David Kennedy’s last campaign: ‘This is Indian Country’ supports Indigenous Americans

The campaign for the American Indian College Fund, created by Wieden + Kennedy, urges Americans to stop ignoring the Indigenous community.

The American Indian College Fund wants Americans to stop overlooking Indigenous people and culture in its latest campaign by Wieden + Kennedy, launched Wednesday. 

“This is Indian Country” aims to increase awareness of Indigenous people and issues during Native American Heritage Month (November) by drawing attention to Indigenous historical contributions and impact on modern day American culture, including the city of Manhattan and modern legislation. 

Three spots, “This is Indian Country,” “Manhattan” and “Democracy, Indian Country” discuss the influence of Indigenous words, names, treaties and presence on modern American democracy and geography. Presented with backdrop images of American landmarks like Mount Rushmore and the Manhattan city-scape, a voiceover details the contributions and subsequent erasure of Indigenous culture.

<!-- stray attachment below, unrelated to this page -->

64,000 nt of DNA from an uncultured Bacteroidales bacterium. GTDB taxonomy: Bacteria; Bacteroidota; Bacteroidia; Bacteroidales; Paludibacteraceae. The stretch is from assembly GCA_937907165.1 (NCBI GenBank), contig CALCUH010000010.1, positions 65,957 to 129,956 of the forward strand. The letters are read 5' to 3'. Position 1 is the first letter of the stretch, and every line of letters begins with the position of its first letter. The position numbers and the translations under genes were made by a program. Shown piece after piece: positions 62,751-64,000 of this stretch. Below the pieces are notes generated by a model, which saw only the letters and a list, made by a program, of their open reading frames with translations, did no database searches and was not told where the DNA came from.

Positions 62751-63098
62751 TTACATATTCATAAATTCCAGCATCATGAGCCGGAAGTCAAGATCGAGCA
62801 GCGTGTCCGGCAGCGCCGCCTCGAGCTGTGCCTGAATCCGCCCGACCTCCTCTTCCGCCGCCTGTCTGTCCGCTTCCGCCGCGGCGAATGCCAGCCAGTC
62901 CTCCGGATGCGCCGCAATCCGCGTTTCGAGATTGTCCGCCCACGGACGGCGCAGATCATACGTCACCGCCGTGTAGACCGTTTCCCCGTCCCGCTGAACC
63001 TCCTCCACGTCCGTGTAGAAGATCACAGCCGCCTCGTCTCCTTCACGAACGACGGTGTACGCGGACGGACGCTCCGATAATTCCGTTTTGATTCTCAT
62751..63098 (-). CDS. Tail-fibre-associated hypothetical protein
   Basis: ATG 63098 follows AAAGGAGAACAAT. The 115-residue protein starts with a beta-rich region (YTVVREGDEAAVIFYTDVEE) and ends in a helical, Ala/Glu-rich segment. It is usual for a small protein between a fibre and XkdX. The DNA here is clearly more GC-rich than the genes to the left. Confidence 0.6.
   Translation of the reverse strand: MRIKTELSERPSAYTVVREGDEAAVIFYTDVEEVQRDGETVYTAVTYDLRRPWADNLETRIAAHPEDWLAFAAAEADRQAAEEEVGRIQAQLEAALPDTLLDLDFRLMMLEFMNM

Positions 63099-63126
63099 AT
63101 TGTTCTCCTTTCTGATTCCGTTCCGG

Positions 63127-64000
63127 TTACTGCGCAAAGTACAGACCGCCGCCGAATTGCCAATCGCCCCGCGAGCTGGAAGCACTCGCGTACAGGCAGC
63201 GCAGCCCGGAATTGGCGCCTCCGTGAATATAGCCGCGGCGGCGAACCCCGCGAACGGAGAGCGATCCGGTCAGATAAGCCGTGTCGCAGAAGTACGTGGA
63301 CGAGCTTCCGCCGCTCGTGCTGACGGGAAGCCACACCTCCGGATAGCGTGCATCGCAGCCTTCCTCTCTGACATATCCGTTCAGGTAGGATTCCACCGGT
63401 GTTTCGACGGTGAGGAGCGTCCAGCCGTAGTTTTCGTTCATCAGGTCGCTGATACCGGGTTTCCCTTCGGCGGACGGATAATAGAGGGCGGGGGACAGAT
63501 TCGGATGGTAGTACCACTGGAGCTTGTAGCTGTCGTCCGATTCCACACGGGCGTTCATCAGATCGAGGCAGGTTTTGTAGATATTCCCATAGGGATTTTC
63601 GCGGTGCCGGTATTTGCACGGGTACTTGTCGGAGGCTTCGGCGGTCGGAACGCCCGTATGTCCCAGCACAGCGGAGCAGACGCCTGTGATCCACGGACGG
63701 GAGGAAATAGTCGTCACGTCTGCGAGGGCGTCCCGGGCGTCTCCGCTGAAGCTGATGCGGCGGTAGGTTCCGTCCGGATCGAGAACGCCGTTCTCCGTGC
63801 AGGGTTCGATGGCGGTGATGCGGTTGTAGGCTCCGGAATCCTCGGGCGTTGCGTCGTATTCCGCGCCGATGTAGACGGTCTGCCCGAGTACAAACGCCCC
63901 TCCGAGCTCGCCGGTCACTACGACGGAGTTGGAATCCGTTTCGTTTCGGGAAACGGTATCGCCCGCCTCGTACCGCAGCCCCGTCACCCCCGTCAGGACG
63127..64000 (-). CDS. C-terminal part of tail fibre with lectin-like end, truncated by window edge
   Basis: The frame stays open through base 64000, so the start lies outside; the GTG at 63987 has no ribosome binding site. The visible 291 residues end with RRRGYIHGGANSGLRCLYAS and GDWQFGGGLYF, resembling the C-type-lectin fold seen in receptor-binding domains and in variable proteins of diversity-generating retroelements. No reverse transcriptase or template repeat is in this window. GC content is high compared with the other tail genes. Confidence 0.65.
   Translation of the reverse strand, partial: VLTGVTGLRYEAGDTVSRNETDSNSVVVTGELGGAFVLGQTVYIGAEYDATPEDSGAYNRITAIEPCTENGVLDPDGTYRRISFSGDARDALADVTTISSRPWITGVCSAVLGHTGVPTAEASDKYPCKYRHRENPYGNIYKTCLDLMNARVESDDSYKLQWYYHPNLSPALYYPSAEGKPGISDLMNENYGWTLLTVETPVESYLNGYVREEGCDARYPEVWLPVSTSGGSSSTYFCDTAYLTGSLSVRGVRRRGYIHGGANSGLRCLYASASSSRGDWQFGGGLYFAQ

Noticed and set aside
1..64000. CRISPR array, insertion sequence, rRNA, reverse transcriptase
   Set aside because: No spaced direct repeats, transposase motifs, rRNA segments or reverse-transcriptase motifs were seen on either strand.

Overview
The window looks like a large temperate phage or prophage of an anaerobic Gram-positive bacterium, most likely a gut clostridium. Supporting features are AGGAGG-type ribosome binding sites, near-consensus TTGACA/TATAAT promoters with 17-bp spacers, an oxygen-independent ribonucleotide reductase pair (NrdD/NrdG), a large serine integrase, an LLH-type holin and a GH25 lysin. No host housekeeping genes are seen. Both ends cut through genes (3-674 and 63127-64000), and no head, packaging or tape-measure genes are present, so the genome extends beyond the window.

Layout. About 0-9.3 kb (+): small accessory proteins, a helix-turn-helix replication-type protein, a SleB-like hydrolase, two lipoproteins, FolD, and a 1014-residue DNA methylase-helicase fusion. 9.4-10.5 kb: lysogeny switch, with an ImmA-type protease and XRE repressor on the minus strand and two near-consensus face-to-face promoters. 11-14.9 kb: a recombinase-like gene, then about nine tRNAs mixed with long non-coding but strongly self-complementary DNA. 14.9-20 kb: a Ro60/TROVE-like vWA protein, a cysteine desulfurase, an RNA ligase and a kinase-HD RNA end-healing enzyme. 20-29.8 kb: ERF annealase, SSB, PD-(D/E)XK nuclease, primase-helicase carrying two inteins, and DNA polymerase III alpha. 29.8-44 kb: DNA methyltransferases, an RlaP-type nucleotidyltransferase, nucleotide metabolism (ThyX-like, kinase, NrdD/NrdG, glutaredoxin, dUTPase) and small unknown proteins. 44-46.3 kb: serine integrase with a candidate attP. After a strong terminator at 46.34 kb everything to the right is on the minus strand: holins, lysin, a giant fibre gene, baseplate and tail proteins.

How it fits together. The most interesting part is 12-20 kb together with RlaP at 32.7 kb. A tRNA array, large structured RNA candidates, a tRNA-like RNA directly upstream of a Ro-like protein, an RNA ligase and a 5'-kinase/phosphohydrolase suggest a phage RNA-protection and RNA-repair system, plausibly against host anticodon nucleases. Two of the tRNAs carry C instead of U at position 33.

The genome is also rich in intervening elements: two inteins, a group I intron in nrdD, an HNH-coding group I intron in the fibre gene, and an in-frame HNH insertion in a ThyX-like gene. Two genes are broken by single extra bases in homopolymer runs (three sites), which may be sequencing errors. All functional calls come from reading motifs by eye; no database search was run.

The campaign, which also includes out-of-home and social media elements, is the last work on which David Kennedy, adland legend and co-founder of W+K, served as creative director before he passed last month. The account was a longtime passion of his that he continued to support into his retirement.

“For the narrative of American history to be inclusive and for Indigenous people to have equity in all areas of American life, our neighbors must know that we are here and acknowledge that there is work to be done to build a better and more equal society,” said Cheryl Crazy Bull, president and CEO of the American Indian College Fund in a statement. “[This] campaign is intended to be an entry point for all people to greater understanding across the United States.” 

The campaign was inspired by inequities Indigenous communities have faced over the past year, including being undercounted in the U.S. Census, undertreated during COVID and having their missing and murdered people underrepresented. 

The American Indian College Fund is one of W+K’s longest-running accounts, and prior to his death, Kennedy served on its board of trustees. When he passed, his family asked that gifts and donations be directed to the fund.

A W+K representative was not immediately available for comment for this story. 


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